Two University of Arizona Law Students Awarded Peggy Browning Fellowships
University of Arizona Law rising third-year JD students Adrian Braude and Conor Klerekoper have been awarded Peggy Browning Fellowships. This summer, Braude will work for Lubin and Enoch, PC in Phoenix, AZ, representing plaintiffs and unions. Klerekoper will work at the Center for Progressive Reform in Washington, DC., a think tank that researches and writes policy for worker protections, government accountability, and environmental justice.
The Peggy Browning Fund is a not-for-profit organization established in memory of Margaret A. Browning, a prominent union-side attorney who was a member of the National Labor Relations Board from 1994 until 1997. Peggy Browning Fellowships provide law students with unique, diverse and challenging work experiences fighting for social and economic justice. These experiences encourage and inspire students to pursue careers in public interest labor law.
“It is an honor to be awarded a fellowship that has served as a launching pad for so many advocates for workplace justice. This fellowship will allow me access to a network of accomplished people who fight for workers' rights,” said Braude. “I hope to gain more experience with labor and employment law by spending time with passionate, experienced attorneys in the field. I also look forward to getting to do more hands-on work with clients.”
Braude grew up in Scottsdale, AZ, as the son of two South African immigrants. After earning his bachelor’s degree at the University of Arizona, he served as a Peace Corps Volunteer in Panama and worked as a deputy finance director on a political campaign. His time on the campaign coincided with the Red for Ed movement in Arizona, and it was during this time he witnessed the power of organized labor to improve the lives of workers. Last summer, he worked at Lubin & Enoch, PC representing plaintiffs and unions. He plans to use his law degree to fight for the rights of workers.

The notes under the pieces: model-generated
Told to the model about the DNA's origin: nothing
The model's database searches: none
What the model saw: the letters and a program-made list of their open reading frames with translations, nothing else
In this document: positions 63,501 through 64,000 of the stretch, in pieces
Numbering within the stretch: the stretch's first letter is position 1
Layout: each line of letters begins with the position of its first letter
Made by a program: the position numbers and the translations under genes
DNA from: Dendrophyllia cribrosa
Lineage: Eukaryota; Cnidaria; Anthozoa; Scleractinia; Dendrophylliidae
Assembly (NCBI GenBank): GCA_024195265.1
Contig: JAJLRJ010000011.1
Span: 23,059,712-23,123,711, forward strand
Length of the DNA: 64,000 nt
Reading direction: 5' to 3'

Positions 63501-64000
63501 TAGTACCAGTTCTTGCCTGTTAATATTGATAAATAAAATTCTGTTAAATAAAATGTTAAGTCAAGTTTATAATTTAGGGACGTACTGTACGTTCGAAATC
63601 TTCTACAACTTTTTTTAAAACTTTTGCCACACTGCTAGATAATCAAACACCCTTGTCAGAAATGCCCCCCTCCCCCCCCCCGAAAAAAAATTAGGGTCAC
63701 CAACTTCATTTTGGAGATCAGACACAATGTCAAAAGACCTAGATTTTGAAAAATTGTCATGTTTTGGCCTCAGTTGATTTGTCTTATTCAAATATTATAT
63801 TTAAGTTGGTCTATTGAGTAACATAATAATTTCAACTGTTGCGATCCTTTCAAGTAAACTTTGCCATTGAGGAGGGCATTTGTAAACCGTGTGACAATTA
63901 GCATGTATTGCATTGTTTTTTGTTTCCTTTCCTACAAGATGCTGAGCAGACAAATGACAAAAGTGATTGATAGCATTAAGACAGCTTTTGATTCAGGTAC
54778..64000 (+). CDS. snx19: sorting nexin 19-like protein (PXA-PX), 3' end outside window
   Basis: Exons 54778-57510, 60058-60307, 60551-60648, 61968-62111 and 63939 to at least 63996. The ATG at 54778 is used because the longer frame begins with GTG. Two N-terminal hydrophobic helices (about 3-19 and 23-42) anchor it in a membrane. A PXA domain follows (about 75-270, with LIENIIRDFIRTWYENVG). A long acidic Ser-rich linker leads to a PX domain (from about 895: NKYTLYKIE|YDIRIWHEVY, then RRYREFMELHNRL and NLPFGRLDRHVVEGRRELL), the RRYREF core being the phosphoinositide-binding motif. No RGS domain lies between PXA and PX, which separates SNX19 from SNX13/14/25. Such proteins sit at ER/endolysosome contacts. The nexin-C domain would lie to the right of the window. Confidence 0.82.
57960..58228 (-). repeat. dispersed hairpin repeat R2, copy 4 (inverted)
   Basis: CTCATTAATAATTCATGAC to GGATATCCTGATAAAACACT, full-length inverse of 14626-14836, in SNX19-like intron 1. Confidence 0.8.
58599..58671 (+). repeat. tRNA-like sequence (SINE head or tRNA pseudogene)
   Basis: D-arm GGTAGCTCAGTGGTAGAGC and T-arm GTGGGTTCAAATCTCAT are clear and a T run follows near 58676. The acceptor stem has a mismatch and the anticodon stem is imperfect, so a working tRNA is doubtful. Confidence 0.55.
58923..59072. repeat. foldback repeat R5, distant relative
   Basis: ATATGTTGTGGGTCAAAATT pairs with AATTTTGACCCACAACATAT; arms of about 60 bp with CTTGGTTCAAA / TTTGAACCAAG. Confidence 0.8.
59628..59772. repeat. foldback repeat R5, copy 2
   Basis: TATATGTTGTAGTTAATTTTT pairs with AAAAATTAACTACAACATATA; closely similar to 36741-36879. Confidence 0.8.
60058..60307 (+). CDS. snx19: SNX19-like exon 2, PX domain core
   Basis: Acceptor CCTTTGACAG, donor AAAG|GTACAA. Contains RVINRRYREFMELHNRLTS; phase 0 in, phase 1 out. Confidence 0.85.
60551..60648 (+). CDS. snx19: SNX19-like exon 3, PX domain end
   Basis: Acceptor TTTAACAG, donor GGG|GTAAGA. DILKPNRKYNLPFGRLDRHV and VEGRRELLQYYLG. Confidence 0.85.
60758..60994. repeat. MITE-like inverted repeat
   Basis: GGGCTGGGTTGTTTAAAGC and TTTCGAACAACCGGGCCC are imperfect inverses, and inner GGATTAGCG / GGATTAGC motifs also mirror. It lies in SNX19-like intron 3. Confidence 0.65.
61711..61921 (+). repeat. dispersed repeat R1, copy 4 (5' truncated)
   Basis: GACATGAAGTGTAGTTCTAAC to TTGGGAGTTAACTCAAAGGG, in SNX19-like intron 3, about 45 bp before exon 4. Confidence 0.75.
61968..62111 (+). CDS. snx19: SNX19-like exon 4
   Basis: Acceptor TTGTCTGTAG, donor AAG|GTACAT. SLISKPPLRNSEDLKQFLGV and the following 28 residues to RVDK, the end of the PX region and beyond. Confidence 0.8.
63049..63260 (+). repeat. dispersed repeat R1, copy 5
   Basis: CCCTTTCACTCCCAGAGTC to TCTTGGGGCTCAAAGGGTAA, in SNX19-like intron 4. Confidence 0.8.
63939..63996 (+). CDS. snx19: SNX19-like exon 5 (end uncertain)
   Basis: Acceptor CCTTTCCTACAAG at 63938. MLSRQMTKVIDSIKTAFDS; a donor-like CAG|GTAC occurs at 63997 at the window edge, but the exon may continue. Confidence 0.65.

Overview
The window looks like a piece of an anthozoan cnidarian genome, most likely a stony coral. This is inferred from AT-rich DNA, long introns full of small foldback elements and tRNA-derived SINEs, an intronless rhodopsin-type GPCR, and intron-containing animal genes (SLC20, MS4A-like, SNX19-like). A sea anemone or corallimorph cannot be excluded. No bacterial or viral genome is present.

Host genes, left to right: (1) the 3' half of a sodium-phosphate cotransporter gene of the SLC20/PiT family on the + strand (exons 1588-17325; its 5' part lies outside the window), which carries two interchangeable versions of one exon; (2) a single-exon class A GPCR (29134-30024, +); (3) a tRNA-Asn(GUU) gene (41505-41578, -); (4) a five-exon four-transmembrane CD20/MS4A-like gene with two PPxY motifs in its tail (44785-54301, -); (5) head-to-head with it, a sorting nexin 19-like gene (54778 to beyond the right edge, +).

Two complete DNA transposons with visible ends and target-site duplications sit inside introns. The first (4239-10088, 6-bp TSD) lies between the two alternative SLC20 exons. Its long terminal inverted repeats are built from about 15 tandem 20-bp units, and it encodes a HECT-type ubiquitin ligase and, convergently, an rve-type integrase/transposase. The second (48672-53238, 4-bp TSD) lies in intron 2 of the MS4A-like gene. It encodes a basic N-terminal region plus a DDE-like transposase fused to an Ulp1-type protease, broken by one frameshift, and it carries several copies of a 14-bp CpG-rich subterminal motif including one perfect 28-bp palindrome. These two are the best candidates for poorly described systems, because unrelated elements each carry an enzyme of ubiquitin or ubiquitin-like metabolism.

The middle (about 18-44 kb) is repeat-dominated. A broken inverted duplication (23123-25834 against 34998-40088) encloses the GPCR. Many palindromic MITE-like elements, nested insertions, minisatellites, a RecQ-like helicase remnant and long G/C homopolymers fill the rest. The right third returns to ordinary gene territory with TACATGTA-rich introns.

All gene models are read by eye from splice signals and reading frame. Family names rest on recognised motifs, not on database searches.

Klerekoper is the son of an Irish immigrant mother, who worked housekeeping jobs after moving to the United States. The family story came full circle in the summer of 2022 when Conor worked as a summer law clerk for Unite HERE Local 11, a union whose rank-and-file membership largely consists of housekeepers. During the school year, he participates in University of Arizona Law’s Workers’ Rights Clinic, providing legal services to low-income individuals who are victims of employment violations. In his free time, he has volunteered for Amazon Labor Union’s ALB1 unionization campaign and volunteers with Tucson Tenants Union, working to protect renters and houseless folks in Pima County.
“My goal coming to law school was to join the labor movement and work towards a sustainable future built around environmental justice, egalitarian principles, and worker protections, by fighting for the people,” said Klerekoper. “One thing that I think is vital for the legal field is strong policy work. So often, through litigation, many have to be harmed to find adequate redress and legal change. With policy work, the goal is to change the law before it creates the harm. My goal for this summer is to become a strong policy writer, and hopefully have my work aid legislatures in writing policy to protect workers and the environment.”
This year, the Peggy Browning Fund accepted over 105 law students into their nationwide fellowship program, the largest cohort in history. Securing a Peggy Browning Fellowship is a challenging process, with more than 550 applicants competing for the honor this year.
“Past Peggy Browning Fellows have gone on to do enormous things within the legal labor movement," said Klerekoper. "I hope that my work as a Fellow shows that I intend to dedicate my life to the struggle for justice through the collective agitation by workers.”